Sunday, April 26, 2009

No responsibility for what one did?

President Obama of the USA decided that the torturers of Guantanamo would not be prosecuted for their acts, because they were ordered to do what they did. According to him not they but his predecessor, so former president Bush, was responsible for the torture. But is that really so? I mean, of course, president Bush was responsible for it, but does this imply that the torturers do not have a responsibility of their own for which they can be called to account, and for which they need to be called to account in case of a criminal act like torture?
The case makes me think of a famous study by Stanley Milgram, which I also mentioned in my blog of August 11, 2008, titled “No news”. As Milgram has shown in his famous study Obedience to Authority some people tend to think: “If this person with authority tells me that I can do it, it must be okay”, and then they simply execute what they are ordered to do, even when they know or could have known that what they do is not good, cruel or illegal, and should be despised, and even when they have the opportunity to say “No, I do not do it; I refuse to do it”.

In normal life it is accepted that subordinates follow the orders of the persons above them and then it is so that they above are held responsible for the acts of their subordinates. However, there is a limit and that is when these acts are illegal if not criminal. Then the subordinates have to say “No, I don’t do that”, even if they risk to lose their jobs. Obedience to authority is no excuse. There are even armies that go that far that orders must be refused if these orders require to do criminal or illegal acts. And why should there be an exception for the torturers of Guantanamo? Isn’t it so that in the end every person is responsible for his or her own acts? What would the world become if we would allow that obedience to authority is accepted as an excuse under any circumstance? That would lead to legalized criminality in the end. Only when one accepts that there are limits to obedience to authority, that these limits are there where criminality and illegality begins, and that each person is responsible for his or her own actions anyway, it is fundamentally possible to remove criminal and despicable acts like torture from the world. If we would accept that the executors of criminal acts can hide themselves behind the fact that they have no responsibility for the orders they take and that they simply have to execute them, whatever that order is, how can we expect then that these criminal and despicable acts can be and will be removed from the world?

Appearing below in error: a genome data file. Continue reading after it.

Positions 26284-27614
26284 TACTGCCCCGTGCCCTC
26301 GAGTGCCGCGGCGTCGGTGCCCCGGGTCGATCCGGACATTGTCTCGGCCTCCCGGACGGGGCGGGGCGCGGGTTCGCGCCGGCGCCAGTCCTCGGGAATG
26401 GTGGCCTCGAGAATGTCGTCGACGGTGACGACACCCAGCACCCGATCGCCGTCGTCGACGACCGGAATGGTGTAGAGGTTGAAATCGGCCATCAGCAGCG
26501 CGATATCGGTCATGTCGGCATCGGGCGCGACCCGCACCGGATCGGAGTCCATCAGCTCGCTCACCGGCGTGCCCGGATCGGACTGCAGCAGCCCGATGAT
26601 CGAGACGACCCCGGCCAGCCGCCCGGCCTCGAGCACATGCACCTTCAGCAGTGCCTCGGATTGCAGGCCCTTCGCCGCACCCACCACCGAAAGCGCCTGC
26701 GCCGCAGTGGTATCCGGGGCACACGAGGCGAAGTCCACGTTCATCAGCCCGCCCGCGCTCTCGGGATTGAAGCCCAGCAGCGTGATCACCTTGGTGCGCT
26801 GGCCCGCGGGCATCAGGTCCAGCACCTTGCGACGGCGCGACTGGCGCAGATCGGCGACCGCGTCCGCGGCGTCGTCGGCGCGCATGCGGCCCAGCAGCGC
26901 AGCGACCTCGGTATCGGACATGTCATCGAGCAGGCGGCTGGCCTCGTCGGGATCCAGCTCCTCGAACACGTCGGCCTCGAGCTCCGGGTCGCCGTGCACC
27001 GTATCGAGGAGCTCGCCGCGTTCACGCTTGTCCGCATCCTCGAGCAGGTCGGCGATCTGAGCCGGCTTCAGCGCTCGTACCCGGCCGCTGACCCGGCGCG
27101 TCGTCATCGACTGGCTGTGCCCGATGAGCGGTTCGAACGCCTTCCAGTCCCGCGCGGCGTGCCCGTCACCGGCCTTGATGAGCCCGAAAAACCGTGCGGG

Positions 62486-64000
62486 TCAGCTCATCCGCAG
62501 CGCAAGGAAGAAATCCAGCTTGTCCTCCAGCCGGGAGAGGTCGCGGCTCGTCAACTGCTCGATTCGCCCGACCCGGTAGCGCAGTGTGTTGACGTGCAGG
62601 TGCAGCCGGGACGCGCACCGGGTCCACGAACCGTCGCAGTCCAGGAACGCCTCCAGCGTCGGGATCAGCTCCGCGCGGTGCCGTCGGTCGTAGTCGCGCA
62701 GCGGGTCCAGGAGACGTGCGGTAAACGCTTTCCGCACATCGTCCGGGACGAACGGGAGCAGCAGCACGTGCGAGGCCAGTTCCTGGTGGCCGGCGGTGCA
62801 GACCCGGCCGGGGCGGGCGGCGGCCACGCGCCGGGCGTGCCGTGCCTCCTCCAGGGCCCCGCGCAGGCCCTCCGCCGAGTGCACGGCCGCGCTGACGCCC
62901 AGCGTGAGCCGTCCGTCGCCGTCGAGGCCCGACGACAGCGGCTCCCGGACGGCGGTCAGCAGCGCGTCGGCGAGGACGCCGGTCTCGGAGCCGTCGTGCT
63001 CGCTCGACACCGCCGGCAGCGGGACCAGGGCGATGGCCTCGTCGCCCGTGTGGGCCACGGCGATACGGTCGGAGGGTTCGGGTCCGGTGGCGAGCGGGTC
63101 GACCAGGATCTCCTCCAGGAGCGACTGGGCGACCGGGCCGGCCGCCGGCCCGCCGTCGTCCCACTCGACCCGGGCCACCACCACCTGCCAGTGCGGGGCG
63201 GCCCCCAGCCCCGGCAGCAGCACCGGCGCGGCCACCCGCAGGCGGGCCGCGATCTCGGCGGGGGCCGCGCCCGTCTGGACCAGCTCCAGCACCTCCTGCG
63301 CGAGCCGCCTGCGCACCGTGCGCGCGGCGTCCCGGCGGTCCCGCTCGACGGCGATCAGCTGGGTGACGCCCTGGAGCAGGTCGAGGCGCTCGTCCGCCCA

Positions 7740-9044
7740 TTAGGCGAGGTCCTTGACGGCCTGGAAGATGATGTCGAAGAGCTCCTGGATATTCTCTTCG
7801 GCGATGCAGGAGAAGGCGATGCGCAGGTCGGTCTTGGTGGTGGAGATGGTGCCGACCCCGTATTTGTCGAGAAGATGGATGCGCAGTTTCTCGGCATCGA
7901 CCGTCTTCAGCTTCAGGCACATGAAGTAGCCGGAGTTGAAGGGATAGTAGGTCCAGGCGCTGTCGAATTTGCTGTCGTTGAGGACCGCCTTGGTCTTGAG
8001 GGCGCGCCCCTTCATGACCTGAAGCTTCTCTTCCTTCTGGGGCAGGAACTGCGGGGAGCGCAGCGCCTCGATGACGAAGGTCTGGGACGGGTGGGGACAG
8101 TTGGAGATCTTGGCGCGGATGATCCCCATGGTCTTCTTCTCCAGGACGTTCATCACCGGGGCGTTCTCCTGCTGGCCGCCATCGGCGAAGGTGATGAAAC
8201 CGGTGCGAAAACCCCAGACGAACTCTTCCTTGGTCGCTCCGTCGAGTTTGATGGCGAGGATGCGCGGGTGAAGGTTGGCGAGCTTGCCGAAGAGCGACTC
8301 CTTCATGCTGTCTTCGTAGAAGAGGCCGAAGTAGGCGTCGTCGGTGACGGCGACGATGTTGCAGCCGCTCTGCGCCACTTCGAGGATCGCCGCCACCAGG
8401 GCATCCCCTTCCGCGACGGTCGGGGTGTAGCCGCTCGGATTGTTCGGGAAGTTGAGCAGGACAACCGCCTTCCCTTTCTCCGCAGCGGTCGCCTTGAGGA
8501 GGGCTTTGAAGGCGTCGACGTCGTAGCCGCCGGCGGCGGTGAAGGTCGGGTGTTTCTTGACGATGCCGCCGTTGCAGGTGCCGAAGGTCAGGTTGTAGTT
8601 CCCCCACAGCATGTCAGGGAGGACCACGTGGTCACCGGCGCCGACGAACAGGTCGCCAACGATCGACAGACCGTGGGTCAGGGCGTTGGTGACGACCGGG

Monday, April 20, 2009

The measurability of responsibility

The idea that there is a gliding scale of responsibility supposes implicitly that it is clear how to ascribe responsibility and in what degree. Remember that we are still talking about responsibility for the side effects of an action or, as in my last blog, about my responsibility for what another person did in reaction to an action of mine. Now, if it would be the case that someone acted and there is a clear idea of responsibility in the sense mentioned, then it would be fundamentally possible to know after a thorough research whether an agent was responsible for an action and how much, maybe even as exactly as for say 20, 37 or 69 per cent. However, when we look in the philosophical literature the actual view is far from that. Or look around yourself and you’ll see that people disagree in their judgments about the degree of responsibility of an agent for his or her acts, a fact that has been confirmed by recent research. When we compare people in different cultures, the differences in judgment will certainly be bigger. The upshot is that responsibility exists and that we can say a lot about it but in practice we are far from being able to give it a clear interpretation.

Monday, April 13, 2009

Responsibility for what one doesn’t do

In my blog last week I concluded that I cannot be held for responsible for a consequence of an action of mine if this consequence was an action done by another person, say A. The example was a thief that dropped my vase when he noticed that I came home, while I did not know that there was a thief in my house. In this case it is clear that I am not responsible. But does this mean that I am never responsible for what another person does? I think that we cannot give a general answer to this question but at least we can distinguish several cases: